Jacksonville Wal Mart Loses $1 Million Slip and Fall Case

Gavel on desktop

A recent lawsuit filed by a Jacksonville, Florida resident against retail giant Wal-Mart was decided in the plaintiff’s favor with an overall judgment of $1 million; the decision represents a rare case in Florida legal proceedings both in the amount awarded and in the fact that the decision of liability was in the plaintiff’s favor.

According to legal analysts, the most logical reason that Valerie Dantzler, the plaintiff in the suit, won her case was that the scenario she presented seemed logical to the jury; in addition, Wal-Mart had destroyed key evidence that may have supported its case. Large retail corporations such as Wal-Mart tend to prefer to take personal injury cases such as slip and fall claims to court, rather than settle them privately; they feel that this discourages frivolous lawsuits from less upstanding individuals. According to Dantzler, on the day that her slip and fall accident happened, she had been shopping at the location for about an hour and a half; she went to a cashier to pay for the items she had selected. As she was heading back to one of the apartments to address a price discrepancy on some bed sheets, she slipped on a wet spot on the floor, causing irreversible nerve damage to her shoulder.

Dantzler had had surgery on her shoulder prior to the accident to address a pre-existing condition; the surgery had been two weeks before the incident, and she had followed up with her doctor on the day of the accident with no complaints, recovering well. The fall complicated her recovery and in essence made it so that she would live in permanent pain for the rest of her life.  Wal-Mart, in turn, presented evidence that safety sweeps had been conducted in the store; however, the company had destroyed the security tape that would have proved—if it was true—that the sweeps had been done. In addition, Wal-Mart employees did not investigate Dantzler’s claim that the floor was wet when it happened, and no one interviewed the cashier who was with the plaintiff when she fell. The judgment in essence sent the message that, even if Wal-Mart had followed its procedures, they were still liable for spills on the floor likely to cause injury.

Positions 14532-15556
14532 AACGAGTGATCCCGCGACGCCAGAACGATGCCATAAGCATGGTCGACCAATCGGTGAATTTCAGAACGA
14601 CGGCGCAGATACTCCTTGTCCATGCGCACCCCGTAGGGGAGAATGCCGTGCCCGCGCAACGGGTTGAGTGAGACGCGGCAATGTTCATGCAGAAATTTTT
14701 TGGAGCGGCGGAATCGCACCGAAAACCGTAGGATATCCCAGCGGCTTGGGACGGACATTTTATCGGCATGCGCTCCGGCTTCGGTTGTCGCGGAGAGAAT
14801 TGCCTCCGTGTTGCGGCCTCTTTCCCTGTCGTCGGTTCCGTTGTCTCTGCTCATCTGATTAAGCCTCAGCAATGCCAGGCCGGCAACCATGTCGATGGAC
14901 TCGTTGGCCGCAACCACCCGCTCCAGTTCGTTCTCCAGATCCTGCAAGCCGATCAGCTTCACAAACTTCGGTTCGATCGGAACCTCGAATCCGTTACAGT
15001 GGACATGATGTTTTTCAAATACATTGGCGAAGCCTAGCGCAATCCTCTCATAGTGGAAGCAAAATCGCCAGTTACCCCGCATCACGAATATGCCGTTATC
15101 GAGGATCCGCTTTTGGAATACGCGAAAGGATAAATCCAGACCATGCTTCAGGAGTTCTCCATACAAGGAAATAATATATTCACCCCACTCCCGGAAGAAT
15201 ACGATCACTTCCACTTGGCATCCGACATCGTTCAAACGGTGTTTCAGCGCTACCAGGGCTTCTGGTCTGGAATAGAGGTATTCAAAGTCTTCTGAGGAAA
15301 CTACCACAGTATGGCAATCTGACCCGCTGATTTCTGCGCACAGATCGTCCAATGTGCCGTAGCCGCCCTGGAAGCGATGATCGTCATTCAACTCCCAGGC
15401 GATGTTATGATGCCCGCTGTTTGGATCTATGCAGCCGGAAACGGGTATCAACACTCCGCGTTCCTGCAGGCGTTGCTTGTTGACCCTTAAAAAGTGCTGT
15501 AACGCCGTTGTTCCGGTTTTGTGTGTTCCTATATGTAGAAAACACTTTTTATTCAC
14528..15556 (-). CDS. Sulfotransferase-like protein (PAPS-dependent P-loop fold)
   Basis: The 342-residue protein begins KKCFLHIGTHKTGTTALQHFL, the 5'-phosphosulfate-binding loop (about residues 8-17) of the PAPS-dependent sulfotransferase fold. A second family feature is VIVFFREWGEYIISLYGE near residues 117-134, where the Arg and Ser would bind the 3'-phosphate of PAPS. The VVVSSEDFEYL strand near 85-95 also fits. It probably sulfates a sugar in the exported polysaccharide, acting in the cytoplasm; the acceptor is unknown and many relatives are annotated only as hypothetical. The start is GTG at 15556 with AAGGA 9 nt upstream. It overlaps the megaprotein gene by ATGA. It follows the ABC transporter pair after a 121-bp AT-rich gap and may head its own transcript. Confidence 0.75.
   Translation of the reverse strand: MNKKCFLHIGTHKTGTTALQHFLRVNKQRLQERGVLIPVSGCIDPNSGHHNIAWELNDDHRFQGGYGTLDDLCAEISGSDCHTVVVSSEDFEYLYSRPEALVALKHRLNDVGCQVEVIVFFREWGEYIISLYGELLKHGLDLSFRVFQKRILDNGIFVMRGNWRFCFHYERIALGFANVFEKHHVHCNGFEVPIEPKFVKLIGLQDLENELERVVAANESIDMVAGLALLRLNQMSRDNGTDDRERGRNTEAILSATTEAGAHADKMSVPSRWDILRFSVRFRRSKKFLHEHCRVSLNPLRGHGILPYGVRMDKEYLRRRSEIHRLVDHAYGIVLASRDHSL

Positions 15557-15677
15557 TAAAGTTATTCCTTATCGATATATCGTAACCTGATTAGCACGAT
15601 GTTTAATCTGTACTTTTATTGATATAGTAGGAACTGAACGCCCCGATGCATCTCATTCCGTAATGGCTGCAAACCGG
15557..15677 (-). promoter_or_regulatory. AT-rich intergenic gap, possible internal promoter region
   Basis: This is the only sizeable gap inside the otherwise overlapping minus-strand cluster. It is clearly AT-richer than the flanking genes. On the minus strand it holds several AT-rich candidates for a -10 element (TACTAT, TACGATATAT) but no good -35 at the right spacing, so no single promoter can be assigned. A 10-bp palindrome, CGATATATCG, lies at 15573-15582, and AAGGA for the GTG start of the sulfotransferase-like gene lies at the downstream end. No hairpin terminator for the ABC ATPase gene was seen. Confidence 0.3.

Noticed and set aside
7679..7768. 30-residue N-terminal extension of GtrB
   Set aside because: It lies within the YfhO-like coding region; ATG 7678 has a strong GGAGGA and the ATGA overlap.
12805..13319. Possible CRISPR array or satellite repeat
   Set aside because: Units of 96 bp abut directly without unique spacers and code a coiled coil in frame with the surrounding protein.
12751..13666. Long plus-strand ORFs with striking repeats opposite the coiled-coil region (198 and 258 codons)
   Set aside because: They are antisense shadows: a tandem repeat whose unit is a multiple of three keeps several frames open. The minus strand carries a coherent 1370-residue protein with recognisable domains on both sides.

Because Florida is a comparative liability state, meaning that there is no cut-and-dry determination of one party’s liability versus the other, Dantzler received $800,000 of the $1 million judgment; it was determined that she was approximately 20% liable for her fall, while Wal-Mart was 80% liable for the conditions that caused the fall that resulted in her injury. The total included $195,000 for past and future lost wages and $585,000 in past and future damages for pain and suffering. Dantzler’s attorney, Mitch Stone, said of the suit’s outcome, “I think the jury just realized it was just wrong.” A representative from Wal-Mart stated that the company was looking into its options, and felt that the facts had not been adequately represented in the trial; however in the time since there has been no mention of a successful appeal filing.

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